The physiologic mechanism for the increased risk for T2D from statin treatment is unknown but
could result from effects on insulin sensitivity or insulin secretion. This study will
evaluate how the medication atorvastatin (trade name Lipitor) works in non-diabetic
individuals in regards to its effect on insulin sensitivity and insulin secretion to help
further understand the possible cause of the increased occurrence of T2D in people who are at
risk for T2D. This research study will also examine what metabolic characteristics and
variables (for example insulin resistance, high triglycerides, or both) will identify those
people at highest risk of statin-induced T2D.
The goals of this study are to:
1. determine the effect of high-intensity atorvastatin (40 mg/day) for ~ 10 weeks on
insulin sensitivity and insulin secretion (defined with gold standard methods) (PRIMARY
OUTCOMES) as well as other glycemic traits (SECONDARY OUTCOMES);
2. compare a number of cardio-metabolic characteristics (e.g. weight, lipids) before,
during, and after administration of atorvastatin;
3. determine if significant deterioration of insulin action and/or secretion following
statin treatment will be confined to those with baseline insulin resistance
(PRE-SPECIFIED SUBGROUP ANALYSES);
4. perform Personal Omics Profiling (iPOP) 6,7 before and after taking atorvastatin to
examine treatment-associated changes in all baseline variables and to analyze not only
previously-known drug efficacy but also untargeted drug efficacy (EXPLORATORY ANALYSES).
This will be an open-label study to evaluate the diabetogenic effect of atorvastatin (40
mg/day for 10 weeks) on both insulin action and insulin secretion in nondiabetic individuals.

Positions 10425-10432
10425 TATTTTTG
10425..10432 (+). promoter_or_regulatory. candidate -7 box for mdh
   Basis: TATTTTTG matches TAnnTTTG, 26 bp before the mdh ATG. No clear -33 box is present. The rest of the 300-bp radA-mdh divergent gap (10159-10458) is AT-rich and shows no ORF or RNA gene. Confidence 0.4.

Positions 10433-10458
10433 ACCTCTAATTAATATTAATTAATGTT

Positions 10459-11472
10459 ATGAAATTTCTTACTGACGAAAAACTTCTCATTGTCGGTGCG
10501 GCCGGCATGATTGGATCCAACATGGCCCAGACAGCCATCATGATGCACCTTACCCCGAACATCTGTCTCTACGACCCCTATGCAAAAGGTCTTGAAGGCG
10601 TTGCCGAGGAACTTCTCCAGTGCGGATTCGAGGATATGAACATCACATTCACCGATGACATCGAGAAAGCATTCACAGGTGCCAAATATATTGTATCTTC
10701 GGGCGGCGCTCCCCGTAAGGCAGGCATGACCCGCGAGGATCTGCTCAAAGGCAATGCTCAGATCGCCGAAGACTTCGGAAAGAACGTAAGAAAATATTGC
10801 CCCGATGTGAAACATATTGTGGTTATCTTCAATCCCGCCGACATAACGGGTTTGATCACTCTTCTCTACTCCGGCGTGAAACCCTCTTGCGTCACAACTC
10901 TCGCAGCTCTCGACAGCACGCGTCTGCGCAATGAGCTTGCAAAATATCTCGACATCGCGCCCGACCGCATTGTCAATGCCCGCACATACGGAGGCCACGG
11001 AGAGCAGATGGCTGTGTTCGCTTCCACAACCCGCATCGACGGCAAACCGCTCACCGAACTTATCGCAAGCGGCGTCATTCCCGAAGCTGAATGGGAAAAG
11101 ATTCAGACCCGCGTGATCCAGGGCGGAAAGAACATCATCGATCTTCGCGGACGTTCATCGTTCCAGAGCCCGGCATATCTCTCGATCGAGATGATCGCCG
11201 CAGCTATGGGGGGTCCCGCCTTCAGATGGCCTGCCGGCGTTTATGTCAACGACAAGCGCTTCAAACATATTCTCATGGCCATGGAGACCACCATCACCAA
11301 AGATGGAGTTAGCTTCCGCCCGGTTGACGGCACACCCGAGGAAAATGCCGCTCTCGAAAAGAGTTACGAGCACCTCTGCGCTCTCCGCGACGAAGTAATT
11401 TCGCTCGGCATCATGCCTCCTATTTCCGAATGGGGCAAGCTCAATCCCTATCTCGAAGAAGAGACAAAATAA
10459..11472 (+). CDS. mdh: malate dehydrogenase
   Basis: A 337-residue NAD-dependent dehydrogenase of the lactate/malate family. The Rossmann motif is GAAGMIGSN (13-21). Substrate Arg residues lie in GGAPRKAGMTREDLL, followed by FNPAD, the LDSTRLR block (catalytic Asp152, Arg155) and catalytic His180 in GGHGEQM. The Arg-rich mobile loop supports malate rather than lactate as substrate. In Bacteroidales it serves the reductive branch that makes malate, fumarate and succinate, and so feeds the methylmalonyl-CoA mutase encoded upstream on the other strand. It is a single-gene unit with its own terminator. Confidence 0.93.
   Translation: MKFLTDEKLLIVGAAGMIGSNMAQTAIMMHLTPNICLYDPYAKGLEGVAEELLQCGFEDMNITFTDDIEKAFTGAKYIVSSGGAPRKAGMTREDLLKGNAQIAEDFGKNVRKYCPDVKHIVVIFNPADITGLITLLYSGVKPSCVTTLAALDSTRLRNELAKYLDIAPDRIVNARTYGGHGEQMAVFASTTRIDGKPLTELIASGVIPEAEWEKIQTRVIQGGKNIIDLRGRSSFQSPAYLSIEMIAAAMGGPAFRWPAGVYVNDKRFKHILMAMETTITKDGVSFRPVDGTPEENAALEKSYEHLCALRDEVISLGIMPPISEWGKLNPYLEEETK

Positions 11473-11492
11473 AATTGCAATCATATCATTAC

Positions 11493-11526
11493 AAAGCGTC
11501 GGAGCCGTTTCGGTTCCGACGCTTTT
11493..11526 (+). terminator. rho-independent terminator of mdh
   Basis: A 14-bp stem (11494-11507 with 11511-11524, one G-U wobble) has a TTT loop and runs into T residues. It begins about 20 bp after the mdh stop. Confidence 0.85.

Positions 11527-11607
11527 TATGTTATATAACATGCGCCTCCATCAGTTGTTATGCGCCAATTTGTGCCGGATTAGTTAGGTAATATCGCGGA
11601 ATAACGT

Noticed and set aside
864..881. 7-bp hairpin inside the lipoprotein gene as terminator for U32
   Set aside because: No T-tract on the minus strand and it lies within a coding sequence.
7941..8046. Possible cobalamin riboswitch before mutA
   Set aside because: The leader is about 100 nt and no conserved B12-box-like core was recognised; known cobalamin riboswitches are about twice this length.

To ensure we recruit individuals across a broad range of insulin sensitivity, we will target
recruitment to enrich for those with combined increases in LDL-C and TG concentrations (see
SIGNIFICANCE and RATIONALE). The experimental population will consist of ~75 apparently
healthy, non-diabetic volunteers eligible for statin therapy but without pre-existing
atherosclerotic cardiovascular disease. Following baseline assessments of co-primary outcome
measures: insulin sensitivity (by insulin suppression test, IST) and insulin secretion (by
graded glucose infusion test, GGIT), participants will be placed on a weight maintenance diet
and treated with 40 mg/day of atorvastatin. All baseline measurements will be repeated ~10
weeks later with iPOP8 measurements done at baseline, at weeks 2, 4, and 10 on atorvastatin,
and at weeks 4 and 8 off atorvastatin.
Stanford is currently not accepting patients for this trial.
For more information, please contact Cindy Lamendola, MSN, NP, 650-723-3141.
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Personal Genomics for Preventive Cardiology
The purpose of this study is to see if providing information to a person on their inherited
(genetic) risk of cardiovascular disease (CVD) helps to motivate that person to change their
diet, lifestyle or medication regimen to alter their risk.
Stanford is currently not accepting patients for this trial.
For more information, please contact Josh Knowles, 650-804-2526.